Prisoners of Conscience

I had intended that this piece would be an examination of how the political centre, namely the UUP and the SDLP, seem to understand, or at least seek to understand, physical force Loyalism far more, and far better, than the extreme Liberal fringe, epitomised by the Alliance Party and the Green Party.

I had intended to clearly demonstrate that the DUP does not, and has never at any time, clearly understood or sought to understand the driving forces which motivate militant Loyalism. However, as I began to think about this piece, I began to realise that it was always going to go in a very different direction.

For in the process of considering those themes, I was (reluctantly) forced to re-examine the War which was wasn’t a War, the role of Loyalists within that conflict and, on a more personal level, my own role in it and the pseudo war which has been fought since.

A re-examination of my own conscience which has neither been easy nor comfortable but which, on reflection, has been a long time coming. Not that I shall be making public much, if any, of that ‘soul searching’, but I will examine the outlines of the thought processes which were involved in my own introspection.

I sincerely hope that this piece will serve some purpose and that, at least, some of those who were most deeply impacted by the ‘Troubles’, both victims and participants alike, will derive something from it, however small.

Crossing the Rubicon

I will begin by stating something which I feel should be obvious to anyone seeking to understand the Ulster conflict; i.e. that within the working class communities of Northern Ireland, on both sides of the divide, violence is not, and was not, viewed as intrinsically evil or immoral. Both communities had men made notorious for being “street toughs”, both communities believed firmly in corporal punishment, and both ‘sides’ very firmly believed in the biblical concept of “an eye for an eye and a tooth for a tooth”, even before the advent of the 2nd ‘Troubles’ in 1969.

The idea must seem utterly foreign to the contemporary middle classes. Indeed, it may seem somewhat odd even to the younger members of some working class communities, but it is the fundamental starting point of this analysis. Violence, in one form or another, was part of our lives from a very early age. It is unsurprising then that when NICRA provoked the crises of the late 1960’s, that violent interaction between the two opposing factions would soon follow. The only real surprise was the level of violence which was to follow.

It is a truism that violence begets violence but it is worth bearing in mind. Once one rubicon had been crossed, it became easier to cross another and another. No tactic became ‘off limits’, nothing became unjustifiable. The two communities became ever more polarised and ever more entrenched in their respective positions. Good men did bad things and bad men did even worse.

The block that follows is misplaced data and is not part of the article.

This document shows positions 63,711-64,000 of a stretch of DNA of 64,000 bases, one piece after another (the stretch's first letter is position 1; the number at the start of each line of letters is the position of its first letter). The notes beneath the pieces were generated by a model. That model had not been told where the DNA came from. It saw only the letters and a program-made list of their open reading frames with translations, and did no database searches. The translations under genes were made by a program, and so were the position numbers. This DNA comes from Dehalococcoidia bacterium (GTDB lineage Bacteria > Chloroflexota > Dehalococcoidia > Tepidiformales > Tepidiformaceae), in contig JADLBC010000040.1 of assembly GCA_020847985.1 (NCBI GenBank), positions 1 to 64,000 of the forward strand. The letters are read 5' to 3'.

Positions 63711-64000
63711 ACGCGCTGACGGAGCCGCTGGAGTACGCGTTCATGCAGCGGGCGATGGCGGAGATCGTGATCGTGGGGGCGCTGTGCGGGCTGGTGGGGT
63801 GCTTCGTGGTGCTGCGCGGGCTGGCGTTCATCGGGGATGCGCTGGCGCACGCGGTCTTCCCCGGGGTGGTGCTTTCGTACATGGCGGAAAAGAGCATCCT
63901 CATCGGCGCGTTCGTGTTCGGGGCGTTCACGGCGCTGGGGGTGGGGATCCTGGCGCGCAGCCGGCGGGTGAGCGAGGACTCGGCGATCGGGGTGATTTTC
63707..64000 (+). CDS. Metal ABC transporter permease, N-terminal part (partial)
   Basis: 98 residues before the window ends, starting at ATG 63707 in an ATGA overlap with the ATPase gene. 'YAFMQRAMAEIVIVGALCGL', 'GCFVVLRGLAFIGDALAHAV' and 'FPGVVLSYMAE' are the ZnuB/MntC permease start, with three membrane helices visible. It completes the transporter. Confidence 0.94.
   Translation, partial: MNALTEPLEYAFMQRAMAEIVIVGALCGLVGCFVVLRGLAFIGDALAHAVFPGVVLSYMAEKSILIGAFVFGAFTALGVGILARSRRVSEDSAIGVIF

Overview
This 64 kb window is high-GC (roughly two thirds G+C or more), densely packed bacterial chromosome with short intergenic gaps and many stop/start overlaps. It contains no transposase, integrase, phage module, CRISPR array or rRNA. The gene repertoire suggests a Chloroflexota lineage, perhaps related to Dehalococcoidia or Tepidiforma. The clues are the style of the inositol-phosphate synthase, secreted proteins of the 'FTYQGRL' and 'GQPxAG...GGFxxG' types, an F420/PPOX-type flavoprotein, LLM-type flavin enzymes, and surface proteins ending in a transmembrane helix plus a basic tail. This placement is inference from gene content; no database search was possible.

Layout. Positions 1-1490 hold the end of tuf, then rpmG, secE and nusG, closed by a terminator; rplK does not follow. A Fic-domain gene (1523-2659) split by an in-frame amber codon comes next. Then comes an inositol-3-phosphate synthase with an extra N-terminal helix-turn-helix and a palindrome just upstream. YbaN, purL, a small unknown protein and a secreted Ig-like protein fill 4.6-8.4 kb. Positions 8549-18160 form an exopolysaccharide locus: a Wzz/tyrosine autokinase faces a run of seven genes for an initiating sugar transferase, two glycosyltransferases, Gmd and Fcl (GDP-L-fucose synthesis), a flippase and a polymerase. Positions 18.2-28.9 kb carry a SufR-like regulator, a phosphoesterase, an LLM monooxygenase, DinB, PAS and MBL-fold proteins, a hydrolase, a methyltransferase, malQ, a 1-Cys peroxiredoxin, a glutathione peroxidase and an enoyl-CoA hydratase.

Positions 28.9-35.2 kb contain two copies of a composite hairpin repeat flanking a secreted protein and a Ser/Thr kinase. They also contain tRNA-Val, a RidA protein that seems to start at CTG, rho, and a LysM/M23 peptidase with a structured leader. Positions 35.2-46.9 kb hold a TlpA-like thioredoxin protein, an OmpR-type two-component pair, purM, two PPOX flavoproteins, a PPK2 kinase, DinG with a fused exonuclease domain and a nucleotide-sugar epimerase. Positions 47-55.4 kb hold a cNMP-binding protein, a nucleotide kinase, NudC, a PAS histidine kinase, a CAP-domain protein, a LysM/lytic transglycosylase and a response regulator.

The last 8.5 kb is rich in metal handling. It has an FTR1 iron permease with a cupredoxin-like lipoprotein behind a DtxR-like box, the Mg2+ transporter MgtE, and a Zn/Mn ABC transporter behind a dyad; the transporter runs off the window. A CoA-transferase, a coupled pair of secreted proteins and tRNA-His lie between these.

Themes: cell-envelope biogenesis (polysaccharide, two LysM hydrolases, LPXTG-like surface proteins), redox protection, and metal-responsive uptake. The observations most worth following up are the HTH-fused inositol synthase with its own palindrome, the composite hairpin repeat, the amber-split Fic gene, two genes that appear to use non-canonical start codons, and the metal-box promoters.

Loyalist barricade, Belfast circa 1972

Ordinary killers

It is my personal opinion that some men are indeed “natural born killers”. As far back as Socrates and Plato it was postulated that some men felt driven to kill; that some men subconsciously saw in the act of killing, a sort of natural counterpart to the act of giving birth, which of course men cannot do under any circumstances. This theory of “birthing envy” is an intriguing one and one which is deserving of far more attention.

For every born killer however there are many, many more who are driven to kill. Driven to kill by rage, by circumstances, by a need for revenge, or, as incredible as it may seem, by fear. It is these men, those driven to kill, that constitute the vast majority of the killers, the gunmen and the bombers, of the Ulster conflict, and it is these men (and women) who would go on to perpetuate the violence, not for their own gain, not for their own twisted pleasure or some sense of divine purpose, but for reasons which will seem utterly alien and incomprehensible to those detached from the War, by distance, by time or by virtue of social class.

I recognise, as I have always recognised, that there were those on both sides who were not motivated by soaring rhetoric, or by idealism, but were driven instead by their own psychosis. By a deep seated, guttural and irrational hatred which moved such people to commit the most heinous and barbaric atrocities. Things indefensible and unconscionable.

What, in the process of my own individual reflection, I am forced to acknowledge now, perhaps for the first time, is that there were men and women “amongst the ranks of the enemy” who were people of integrity and of undoubted courage. Such people, whom in my opinion were motivated by an acutely skewed reading of history and who had scant regard for democracy, were nevertheless, decent people with real concerns, real grievances and genuine aspirations, however far those aspirations were from my own.

Prisoners of history

It is an undeniable truth of history that a war between two nations, separated by great distance, or even between two neighbouring states, is invariably less bitter, less savage and less brutal than a war between two peoples who share the same piece of territory. When one also factors in the long and complex history of Ulster, then it is unsurprising that the ‘Troubles’ turned out to be one of the most dirty wars ever fought in Europe.